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Let us take Jacobi’s Method one step further. Where the true solution is *x* = (*x*_{1}, *x*_{2}, … , *x*_{n}), if *x*_{1}^{(k+1)} is a better approximation to the true value of *x*_{1} than *x*_{1}^{(k)} is, then it would make sense that once we have found the *new* value *x*_{1}^{(k+1)} to use it (rather than the old value *x*_{1}^{(k)}) in finding *x*_{2}^{(k+1)}, … , *x*_{n}^{(k+1)}. So *x*_{1}^{(k+1)} is found as in Jacobi's Method, but in finding *x*_{2}^{(k+1)}, instead of using the *old* value of *x*_{1}^{(k)} and the old values *x*_{3}^{(k)}, … , *x*_{n}^{(k)}, we now use the *new* value *x*_{1}^{(k+1)} and the old values *x*_{3}^{(k)}, … , *x*_{n}^{(k)} , and similarly for finding *x*_{3}^{(k+1)}, … , *x*_{n}^{(k+1)}. This technique is called the Gauss-Seidel Method -- even though, as noted by Gil Strang in his *Introduction to Applied Mathematics*, Gauss didn’t know about it and Seidel didn’t recommend it. It is described by
,
so that
#### Example 2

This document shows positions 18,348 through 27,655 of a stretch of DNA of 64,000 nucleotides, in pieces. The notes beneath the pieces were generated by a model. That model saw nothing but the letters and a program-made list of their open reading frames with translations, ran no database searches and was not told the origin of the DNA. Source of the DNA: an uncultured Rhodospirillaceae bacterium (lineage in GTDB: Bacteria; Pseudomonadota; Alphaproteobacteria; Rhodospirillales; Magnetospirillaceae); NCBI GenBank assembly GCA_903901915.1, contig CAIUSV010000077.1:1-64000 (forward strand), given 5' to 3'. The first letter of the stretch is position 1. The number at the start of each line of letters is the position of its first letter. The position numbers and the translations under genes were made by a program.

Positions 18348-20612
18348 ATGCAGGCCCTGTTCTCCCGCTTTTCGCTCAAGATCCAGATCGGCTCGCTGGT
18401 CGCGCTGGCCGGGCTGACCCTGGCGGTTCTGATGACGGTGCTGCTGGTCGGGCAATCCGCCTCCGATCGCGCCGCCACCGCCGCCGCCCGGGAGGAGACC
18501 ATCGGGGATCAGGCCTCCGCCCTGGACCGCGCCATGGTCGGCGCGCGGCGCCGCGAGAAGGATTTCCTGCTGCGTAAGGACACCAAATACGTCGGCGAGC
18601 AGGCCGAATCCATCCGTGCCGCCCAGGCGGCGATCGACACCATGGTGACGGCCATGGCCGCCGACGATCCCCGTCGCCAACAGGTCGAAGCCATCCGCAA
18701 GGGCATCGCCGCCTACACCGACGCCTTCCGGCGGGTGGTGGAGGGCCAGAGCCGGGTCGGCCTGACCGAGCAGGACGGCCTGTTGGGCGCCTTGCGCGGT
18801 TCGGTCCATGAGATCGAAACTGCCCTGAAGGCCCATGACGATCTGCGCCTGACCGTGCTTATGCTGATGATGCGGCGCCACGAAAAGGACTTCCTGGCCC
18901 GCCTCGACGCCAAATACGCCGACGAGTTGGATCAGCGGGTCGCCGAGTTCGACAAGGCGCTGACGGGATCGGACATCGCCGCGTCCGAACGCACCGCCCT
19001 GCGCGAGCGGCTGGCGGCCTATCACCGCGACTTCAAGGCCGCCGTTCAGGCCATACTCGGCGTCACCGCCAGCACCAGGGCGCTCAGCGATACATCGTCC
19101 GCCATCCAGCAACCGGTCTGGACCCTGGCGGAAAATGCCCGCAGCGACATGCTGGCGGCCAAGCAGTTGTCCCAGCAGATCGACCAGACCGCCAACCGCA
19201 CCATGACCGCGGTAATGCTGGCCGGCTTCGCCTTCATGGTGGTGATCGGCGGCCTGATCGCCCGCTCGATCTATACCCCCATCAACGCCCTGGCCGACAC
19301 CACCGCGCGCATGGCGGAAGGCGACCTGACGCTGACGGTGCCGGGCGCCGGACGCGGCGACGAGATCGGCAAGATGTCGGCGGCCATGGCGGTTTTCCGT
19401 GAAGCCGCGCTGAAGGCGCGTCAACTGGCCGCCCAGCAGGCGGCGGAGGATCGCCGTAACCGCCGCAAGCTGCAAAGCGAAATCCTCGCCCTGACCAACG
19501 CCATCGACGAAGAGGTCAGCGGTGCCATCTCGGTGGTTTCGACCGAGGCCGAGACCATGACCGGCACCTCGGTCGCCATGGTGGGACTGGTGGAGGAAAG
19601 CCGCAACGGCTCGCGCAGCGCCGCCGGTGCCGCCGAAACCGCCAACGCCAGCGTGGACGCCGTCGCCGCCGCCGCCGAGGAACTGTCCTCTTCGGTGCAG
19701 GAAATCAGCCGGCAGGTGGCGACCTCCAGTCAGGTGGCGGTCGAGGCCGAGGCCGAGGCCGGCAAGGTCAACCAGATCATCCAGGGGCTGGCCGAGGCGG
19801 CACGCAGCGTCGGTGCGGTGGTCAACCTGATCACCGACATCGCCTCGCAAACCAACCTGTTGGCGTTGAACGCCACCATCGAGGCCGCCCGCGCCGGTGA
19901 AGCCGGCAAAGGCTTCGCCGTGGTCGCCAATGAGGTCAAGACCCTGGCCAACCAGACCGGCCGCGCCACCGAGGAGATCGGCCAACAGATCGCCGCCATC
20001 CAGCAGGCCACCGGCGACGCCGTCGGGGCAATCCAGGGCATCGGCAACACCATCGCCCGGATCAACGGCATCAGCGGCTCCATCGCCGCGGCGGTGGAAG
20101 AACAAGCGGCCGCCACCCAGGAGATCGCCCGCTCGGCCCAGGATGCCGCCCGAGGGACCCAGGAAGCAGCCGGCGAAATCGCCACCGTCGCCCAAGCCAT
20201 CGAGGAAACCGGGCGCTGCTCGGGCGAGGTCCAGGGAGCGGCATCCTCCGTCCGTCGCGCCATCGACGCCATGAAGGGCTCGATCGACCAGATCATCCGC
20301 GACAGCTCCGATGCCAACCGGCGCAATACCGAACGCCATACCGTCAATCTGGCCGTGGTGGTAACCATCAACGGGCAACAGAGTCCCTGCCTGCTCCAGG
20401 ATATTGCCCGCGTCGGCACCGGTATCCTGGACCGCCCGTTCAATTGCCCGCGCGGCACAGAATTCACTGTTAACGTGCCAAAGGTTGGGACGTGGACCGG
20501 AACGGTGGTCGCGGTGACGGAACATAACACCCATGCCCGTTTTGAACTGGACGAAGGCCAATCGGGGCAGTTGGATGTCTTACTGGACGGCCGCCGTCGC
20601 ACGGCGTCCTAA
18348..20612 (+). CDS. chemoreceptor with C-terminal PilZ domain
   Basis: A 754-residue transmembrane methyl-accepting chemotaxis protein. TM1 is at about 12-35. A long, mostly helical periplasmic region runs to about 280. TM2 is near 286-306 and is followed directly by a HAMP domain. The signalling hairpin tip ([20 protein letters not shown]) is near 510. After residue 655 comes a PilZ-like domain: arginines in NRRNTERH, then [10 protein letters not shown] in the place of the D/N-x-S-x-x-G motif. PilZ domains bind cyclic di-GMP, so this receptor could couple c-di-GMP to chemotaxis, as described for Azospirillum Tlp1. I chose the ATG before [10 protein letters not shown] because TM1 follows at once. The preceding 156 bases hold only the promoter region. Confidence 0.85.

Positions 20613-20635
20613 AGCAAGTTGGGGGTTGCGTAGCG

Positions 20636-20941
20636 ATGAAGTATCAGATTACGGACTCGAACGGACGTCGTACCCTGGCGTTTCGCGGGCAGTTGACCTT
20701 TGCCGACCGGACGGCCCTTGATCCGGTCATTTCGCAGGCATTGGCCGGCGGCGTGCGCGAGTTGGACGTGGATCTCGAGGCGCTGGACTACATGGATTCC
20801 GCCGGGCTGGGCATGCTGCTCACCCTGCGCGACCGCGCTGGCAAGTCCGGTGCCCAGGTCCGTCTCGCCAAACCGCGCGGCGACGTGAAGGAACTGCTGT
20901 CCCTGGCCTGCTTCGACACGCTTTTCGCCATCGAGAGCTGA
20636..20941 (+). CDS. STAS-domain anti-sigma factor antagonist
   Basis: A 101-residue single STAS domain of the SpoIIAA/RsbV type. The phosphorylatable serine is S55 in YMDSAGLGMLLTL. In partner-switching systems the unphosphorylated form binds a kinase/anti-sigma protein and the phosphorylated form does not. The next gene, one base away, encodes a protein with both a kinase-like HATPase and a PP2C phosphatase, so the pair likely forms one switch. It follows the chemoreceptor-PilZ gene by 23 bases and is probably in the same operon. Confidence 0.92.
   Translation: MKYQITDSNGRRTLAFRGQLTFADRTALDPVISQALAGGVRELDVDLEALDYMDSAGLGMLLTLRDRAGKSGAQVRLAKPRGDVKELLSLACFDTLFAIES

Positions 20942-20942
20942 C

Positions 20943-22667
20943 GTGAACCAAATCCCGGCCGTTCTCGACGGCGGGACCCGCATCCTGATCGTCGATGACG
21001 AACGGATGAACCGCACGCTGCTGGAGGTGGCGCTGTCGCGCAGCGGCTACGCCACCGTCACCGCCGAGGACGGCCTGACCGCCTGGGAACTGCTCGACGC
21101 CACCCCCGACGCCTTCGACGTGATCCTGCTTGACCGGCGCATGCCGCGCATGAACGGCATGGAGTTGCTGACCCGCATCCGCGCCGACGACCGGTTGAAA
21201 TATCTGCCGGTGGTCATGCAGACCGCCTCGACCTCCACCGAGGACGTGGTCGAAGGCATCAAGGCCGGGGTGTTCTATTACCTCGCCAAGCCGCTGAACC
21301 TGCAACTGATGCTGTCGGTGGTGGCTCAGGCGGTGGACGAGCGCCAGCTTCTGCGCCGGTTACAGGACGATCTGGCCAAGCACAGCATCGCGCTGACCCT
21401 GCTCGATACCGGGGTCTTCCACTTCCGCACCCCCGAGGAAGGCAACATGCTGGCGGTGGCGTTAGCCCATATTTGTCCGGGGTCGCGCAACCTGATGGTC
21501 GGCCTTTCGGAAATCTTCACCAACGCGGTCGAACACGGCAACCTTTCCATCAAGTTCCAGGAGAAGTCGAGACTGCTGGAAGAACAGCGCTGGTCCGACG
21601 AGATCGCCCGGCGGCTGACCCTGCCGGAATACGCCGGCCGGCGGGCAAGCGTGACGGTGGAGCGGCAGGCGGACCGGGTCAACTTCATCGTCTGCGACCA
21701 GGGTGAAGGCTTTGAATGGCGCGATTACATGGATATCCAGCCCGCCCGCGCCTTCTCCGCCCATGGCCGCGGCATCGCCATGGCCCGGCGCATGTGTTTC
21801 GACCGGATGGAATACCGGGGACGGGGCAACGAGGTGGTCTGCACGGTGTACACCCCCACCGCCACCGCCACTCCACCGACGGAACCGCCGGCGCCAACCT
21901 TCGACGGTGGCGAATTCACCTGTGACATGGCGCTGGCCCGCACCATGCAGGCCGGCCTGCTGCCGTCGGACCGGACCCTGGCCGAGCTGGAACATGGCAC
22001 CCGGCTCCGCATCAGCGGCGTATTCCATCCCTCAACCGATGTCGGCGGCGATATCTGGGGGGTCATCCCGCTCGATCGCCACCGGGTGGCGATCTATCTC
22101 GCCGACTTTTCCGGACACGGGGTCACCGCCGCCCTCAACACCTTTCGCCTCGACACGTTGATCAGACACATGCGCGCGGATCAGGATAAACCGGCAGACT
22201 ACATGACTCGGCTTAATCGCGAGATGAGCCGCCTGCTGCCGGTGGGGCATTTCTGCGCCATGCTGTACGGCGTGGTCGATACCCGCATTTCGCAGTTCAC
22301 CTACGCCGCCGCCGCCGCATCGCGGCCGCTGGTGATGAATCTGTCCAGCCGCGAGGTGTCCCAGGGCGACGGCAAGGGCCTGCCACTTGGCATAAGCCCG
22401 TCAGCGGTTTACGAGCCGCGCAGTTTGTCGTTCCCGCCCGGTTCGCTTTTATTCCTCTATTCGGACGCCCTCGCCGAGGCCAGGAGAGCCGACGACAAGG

.
.
.

This can also be written

That is,

Let's apply the Gauss-Seidel Method to the system from

At each step, given the current values *x*_{1}^{(k)}, *x*_{2}^{(k)}, *x*_{3}^{(k)},*x*_{1}^{(k+1)}, *x*_{2}^{(k+1)}, *x*_{3}^{(k+1)}

To compare our results from the two methods, we again choose *x*^{(0)} = (0, 0, 0). We then find *x*^{(1)} = (*x*_{1}^{(1)}, *x*_{2}^{(1)}, *x*_{3}^{(1)})

Let us be clear about how we solve this system. We first solve for *x*_{1}^{(1)}

*x*_{1}^{(1)} = 3/4 = 0.750.

We then solve for *x*_{2}^{(1)}*x*_{1}^{(1)} = 0.750,

*x*_{2}^{(1)} = [9 + 2(0.750)] / 6 = 1.750.

Finally, we solve for *x*_{3}^{(1)}*x*_{1}^{(1)} = 0.750*x*_{2}^{(1)} = 1.750,

*x*_{3}^{(1)} = [-6 + 0.750 − 1.750] / 7 = − 1.000.

The result of this first iteration of the Gauss-Seidel Method is

*x*^{(1)} = (*x*_{1}^{(1)}, *x*_{2}^{(1)}, *x*_{3}^{(1)})

We iterate this process to generate a sequence of increasingly better approximations *x*^{(0)}, *x*^{(1)}, *x*^{(2)}, …

k |
x^{(k)} |
x^{(k)} − x^{(k-1)} |
e^{(k)} = − xx^{(k)} |
||e^{(k)}|| |
||||||
---|---|---|---|---|---|---|---|---|---|---|

0 | -0.000 | -0.000 | -0.000 | − | − | − | -0.000 | -0.000 | -1.000 | 2.449 |

1 | 0.750 | 1.750 | -1.000 | -0.000 | -0.000 | -1.000 | 0.250 | 0.250 | 0.000 | 0.354 |

2 | 0.938 | 1.979 | -1.006 | 0.188 | 0.229 | -0.006 | 0.063 | 0.021 | 0.006 | 0.066 |

3 | 0.993 | 1.999 | -1.001 | 0.056 | 0.020 | 0.005 | 0.007 | 0.001 | 0.001 | 0.007 |

4 | 0.999 | 2.000 | -1.000 | 0.006 | 0.001 | 0.001 | 0.001 | 0.000 | 0.000 | 0.001 |

5 | 1.000 | 2.000 | -1.000 | 0.000 | 0.000 | 0.000 | 0.000 | 0.000 | 0.000 | 0.000 |

As in Example 1, we stop iterating after **x**^{(k)} − **x**^{(k-1)},*e*^{(k)}*e*^{(k)}||

David M. Strong, "Iterative Methods for Solving [i]Ax[/i] = [i]b[/i] - Gauss-Seidel Method," *Convergence* (July 2005)

Journal of Online Mathematics and its Applications